Saturday, September 13, 2008

Amanda Petrusich

Amanda Petrusich is the author of Pink Moon, a short book about Nick Drake's 1972 album for Continuum's 33 1/3 series, and It Still Moves: Lost Songs, Lost Highways, and the Search for the Next American Music.

Earlier this month I asked her what she was reading. Her reply:
I have a bad habit of reading my favorite books over and over again; at a certain point it becomes less about the content and more about wanting to tap into – and, if we're being honest, emulate – whatever weird magic drew me to them in the first place. I've probably read Ellen Willis' Beginning to See the Light three times in the last few months; her essay on Elvis – in which she speculates that Elvis' longtime manager, Colonel Tom Parker, is "just an ectoplasmic projection of Presley's Hollywood side" – is only two or three pages, but it's also one of the most astute, thoughtful, and hilarious criticisms of Elvis Presley that I've ever read. Ellen Willis has impeccable rhythm as a writer; each word snaps into place.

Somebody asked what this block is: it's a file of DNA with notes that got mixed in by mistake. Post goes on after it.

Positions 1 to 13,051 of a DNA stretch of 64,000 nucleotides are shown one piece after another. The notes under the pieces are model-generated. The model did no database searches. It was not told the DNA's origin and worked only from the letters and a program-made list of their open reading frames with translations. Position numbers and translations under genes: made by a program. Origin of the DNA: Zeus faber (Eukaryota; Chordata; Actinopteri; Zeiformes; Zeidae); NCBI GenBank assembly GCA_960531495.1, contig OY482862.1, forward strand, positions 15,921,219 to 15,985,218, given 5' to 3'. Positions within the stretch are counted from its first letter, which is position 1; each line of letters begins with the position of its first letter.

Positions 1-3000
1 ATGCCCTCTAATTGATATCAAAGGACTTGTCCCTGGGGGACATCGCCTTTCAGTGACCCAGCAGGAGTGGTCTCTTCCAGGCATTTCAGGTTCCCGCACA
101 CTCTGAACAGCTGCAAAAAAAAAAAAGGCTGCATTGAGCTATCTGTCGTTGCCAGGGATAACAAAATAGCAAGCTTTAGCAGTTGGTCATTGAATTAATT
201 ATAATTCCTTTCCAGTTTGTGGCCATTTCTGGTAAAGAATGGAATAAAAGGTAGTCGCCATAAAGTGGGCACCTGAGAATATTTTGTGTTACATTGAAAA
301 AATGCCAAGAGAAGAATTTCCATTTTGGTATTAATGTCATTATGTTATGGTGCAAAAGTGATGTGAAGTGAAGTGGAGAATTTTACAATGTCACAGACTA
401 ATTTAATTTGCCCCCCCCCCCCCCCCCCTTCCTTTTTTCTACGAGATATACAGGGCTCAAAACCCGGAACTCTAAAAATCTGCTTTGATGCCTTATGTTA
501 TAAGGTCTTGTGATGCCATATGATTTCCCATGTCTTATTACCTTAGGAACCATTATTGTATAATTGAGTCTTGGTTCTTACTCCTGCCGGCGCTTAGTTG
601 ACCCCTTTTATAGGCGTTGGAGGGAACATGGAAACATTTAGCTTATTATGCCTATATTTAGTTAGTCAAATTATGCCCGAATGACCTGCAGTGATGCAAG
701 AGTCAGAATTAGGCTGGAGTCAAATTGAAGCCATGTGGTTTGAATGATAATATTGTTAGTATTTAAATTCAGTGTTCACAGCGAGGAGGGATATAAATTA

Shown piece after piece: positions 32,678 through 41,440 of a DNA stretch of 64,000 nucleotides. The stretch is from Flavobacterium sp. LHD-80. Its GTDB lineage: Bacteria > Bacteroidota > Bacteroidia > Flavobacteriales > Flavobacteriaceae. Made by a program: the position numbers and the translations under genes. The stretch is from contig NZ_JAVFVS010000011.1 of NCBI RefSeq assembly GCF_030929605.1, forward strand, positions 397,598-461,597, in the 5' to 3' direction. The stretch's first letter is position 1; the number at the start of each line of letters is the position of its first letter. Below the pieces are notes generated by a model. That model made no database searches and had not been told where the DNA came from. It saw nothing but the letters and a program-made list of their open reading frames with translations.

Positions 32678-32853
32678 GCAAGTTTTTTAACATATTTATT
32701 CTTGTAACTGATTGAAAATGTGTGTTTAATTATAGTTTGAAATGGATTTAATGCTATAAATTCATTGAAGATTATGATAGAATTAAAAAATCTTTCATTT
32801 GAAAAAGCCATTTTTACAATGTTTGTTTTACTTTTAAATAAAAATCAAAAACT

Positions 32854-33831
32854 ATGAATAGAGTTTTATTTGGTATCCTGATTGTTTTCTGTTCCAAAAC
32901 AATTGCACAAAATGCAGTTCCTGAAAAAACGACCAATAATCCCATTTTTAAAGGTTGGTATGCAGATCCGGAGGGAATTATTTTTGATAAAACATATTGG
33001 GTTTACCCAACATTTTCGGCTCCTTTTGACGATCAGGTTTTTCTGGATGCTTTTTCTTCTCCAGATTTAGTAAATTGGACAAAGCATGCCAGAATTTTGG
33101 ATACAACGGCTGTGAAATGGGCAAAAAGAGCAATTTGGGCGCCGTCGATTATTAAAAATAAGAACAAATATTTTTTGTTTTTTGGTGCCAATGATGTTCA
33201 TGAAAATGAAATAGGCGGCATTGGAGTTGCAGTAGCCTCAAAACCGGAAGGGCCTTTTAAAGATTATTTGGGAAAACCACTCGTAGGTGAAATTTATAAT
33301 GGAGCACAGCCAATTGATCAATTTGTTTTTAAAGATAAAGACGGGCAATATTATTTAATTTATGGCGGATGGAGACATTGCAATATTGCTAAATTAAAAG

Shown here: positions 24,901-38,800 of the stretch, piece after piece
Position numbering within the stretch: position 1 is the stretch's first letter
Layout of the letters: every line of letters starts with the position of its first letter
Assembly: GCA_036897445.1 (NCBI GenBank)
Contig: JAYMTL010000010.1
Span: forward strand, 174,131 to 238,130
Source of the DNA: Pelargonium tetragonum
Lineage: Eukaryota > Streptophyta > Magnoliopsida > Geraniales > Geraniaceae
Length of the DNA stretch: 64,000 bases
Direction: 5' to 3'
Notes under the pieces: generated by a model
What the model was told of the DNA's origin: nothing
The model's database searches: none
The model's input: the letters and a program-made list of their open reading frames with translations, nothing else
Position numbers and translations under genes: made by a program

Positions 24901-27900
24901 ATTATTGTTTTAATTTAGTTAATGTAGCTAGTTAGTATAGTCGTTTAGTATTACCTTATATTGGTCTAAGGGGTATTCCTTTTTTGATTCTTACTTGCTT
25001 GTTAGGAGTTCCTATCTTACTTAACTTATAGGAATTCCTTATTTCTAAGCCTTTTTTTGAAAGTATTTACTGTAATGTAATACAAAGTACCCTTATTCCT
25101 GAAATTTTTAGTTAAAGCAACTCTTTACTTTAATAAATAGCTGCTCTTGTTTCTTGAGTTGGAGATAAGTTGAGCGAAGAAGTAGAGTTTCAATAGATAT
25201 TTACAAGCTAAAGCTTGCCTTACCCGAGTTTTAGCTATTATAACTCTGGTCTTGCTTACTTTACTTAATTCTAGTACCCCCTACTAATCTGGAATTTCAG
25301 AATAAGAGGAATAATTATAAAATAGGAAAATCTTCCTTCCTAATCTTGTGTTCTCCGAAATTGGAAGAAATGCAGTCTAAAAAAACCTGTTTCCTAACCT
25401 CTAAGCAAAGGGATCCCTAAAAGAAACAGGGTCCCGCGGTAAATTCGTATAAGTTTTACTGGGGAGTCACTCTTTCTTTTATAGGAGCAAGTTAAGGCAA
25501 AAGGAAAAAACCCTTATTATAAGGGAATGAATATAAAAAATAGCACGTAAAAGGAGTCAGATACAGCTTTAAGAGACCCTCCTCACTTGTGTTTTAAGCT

This summer I was also lucky enough to read two books that were written by good friends: Horses that Buck by Margot Kahn and Welcome to Shirley by Kelly McMasters. Each offers its readers a different portrait of a different America; both are lovingly rendered and tremendously written, as complicated (and compelling) as the country they portray. Horses That Buck is the story of Bill Smith, the three-time world champion saddle bronc rider; Welcome to Shirley is the author's memoir of her childhood in Shirley, Long Island, the site of the contentious and potentially lethal Brookhaven National Laboratory.

I'm also a glutton for good food writing – I brought Calvin Trillin's The Tummy Trilogy and Julia Child's My Life in France on vacation, and finished them both almost immediately. Trillin and Child are both incredibly charming narrators, and ace stylists.
Among the praise for Petrusich's It Still Moves:
“Like a smart, genial Persephone, Amanda Petrusich wanders the underworld of American roots music and reports back her insights with an open mind and an open heart. She has a respect for history and an even greater respect for the passion that keeps history alive and meaningful.”
—Anthony DeCurtis, Contributing Editor, Rolling Stone
Learn more about the book and author from Petrusich's interview with

--Marshal Zeringue